Jewish Food Education
I love Sukkot, a time to enjoy the beautiful bounty of the fall harvest and a great excuse for a picnice outside! Whether you have your own sukkah, you're celebrating in someone else's sukkah or you're just looking for some great new fall recipes, try these out. It's traditional to eat lots of fruits and veggies during Sukkot, and especially "stuffed" foods to symbolize our harvest bounty.
"Chorizo" Stuffed Acorn Squash and Salad
Adapted from a
1/2 cup bulgur
4 ounces manchego cheese, about 1 cup
3 ounces soy "chorizo" (Trader Joes makes a GREAT version of this), chopped
1/4 cup chopped fresh flat-leaf parsley
3 tablespoons olive oil
kosher salt and black pepper
1 tablespoon red wine vinegar
Heat oven to 450° F. Place the squash halves cut-side down in a baking dish, add ¼ inch water, cover with foil, and bake until tender, 25 to 30 minutes.
Meanwhile, cook the bulgur according to the package directions. In a medium bowl, combine the bulgur, manchego, chorizo, parsley, 1 tablespoon of the oil, and ¼ teaspoon each salt and pepper.
Turn the squash halves cut-side up and, dividing evenly, fill with the bulgur mixture. Bake until the filling is warmed through and the manchego is melted, 8 to 10 minutes.
In a large bowl, whisk together the vinegar, the remaining 2 tablespoons of oil, and ¼ teaspoon each salt and pepper. Add the lettuce and toss to combine. Serve with the squash.
From The Nosher
5 large apples (whichever variety you prefer)
1/2 tsp allspice
1 tsp cinnamon
1/4 cup of crushed walnuts
1/2 cup of almond milk
1/4 cup honey
1/4 cup of instant oatmeal
1/4 cup of craisins
1 1/2 Tbsp unsalted margarine cut into five small cubes
Preheat your oven to 375 degrees and boil 1 1/2 cups of water.
Place a small pan over a medium heat and toast your spices and nuts. Toast until they become fragrant, around 3-5 minutes. Make sure to keep an eye on them to prevent burning.
This shouldn’t take more than five minutes. Keep an eye on them while you continue with the recipe to prevent them from burning.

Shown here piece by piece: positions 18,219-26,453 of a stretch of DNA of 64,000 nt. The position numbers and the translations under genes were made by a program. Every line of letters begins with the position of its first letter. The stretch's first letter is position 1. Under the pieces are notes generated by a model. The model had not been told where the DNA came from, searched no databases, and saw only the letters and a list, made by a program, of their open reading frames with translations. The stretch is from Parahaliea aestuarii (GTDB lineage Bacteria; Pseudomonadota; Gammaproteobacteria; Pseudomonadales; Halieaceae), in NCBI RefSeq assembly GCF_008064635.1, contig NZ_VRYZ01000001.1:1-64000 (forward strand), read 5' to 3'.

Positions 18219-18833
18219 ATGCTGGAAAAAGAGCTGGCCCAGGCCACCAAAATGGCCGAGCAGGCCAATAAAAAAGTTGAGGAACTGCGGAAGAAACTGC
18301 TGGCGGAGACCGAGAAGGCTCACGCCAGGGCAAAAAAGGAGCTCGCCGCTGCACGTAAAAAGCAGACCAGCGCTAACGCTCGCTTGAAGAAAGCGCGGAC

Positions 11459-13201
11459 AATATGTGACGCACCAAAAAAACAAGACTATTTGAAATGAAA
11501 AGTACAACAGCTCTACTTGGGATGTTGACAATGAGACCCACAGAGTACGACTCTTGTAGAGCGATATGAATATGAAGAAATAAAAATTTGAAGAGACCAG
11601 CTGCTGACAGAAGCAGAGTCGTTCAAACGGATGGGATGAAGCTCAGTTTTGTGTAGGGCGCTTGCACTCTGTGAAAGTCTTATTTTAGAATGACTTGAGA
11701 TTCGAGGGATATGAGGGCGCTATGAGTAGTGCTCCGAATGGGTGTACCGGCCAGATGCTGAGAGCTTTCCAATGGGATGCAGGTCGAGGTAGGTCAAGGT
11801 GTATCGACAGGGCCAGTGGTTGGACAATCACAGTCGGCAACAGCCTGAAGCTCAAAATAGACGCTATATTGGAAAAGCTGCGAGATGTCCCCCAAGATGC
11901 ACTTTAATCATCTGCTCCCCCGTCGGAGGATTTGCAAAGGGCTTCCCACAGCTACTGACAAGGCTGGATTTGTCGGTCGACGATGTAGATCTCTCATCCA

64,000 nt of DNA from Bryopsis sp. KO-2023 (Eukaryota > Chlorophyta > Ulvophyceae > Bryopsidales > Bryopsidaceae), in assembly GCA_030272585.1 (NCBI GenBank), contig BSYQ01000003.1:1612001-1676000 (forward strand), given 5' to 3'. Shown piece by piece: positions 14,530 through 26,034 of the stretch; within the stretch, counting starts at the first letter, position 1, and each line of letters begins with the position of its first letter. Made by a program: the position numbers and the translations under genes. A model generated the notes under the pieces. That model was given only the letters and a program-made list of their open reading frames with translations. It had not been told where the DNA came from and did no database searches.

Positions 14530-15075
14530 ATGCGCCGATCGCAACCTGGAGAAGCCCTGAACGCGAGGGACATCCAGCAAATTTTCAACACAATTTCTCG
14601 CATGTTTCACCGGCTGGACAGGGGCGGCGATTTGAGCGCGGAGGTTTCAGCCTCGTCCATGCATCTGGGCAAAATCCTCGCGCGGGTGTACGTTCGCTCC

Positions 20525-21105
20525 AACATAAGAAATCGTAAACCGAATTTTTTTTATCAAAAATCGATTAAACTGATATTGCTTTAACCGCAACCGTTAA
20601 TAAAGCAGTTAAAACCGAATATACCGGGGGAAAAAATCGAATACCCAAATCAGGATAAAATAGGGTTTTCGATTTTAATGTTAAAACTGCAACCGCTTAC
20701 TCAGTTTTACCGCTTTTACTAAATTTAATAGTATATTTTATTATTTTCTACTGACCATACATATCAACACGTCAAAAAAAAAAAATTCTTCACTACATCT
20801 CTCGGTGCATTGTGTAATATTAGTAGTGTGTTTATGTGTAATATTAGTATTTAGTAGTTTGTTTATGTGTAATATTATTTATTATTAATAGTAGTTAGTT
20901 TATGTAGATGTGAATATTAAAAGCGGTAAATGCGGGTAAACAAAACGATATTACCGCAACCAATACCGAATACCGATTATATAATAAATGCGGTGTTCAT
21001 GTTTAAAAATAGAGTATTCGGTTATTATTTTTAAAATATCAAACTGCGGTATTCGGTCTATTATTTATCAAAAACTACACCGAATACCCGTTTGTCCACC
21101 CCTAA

While you wait for you ingredients to toast, cut off the top of your apple.
You should cut off about 1/4 inch off the top, enough that it isn’t a wobbly thin slice of apple but a sturdy "hat" you can easily place back on top of your apple later.
Remove the center of your apples creating a hollow circle in the middle of your apple with an inch or so diameter. You can use an apple corer to help you remove the center of your apple. If you don't have an apple corer you can also using a paring knife or any small sharp knife.
Remember the hollowed core of you apple doesn’t have to be a perfect circle as long as you remove all the pits your apple is perfect.
Once your spices and nuts are fragrant, add the almond milk and honey and continue to heat.
Once your almond milk mixture is hot but not bubbling, stir in the oatmeal and craisins.
Cook the oatmeal stuffing for a few more minutes, until most of your almond milk has been absorbed, stirring every few minutes.
Fill your apples with approximately 1 1/2 Tbsp of filling so that they are entirely filled.
Place your apples into a small baking dish.
Put a single piece of margarine on top of each apple's filling and then the top of each apple in order to "seal" the apple closed.
Pour the 1 1/2 cups of boiling water into the baking dish along with the apples.
Cover your baking sheet with aluminum foil.
Bake your apples for 30-40 minutes while basting their stuffing with the cooking water every 10-15 minutes.
They are ready when the apples' stuffing is hot and the apples are soft but not mushy.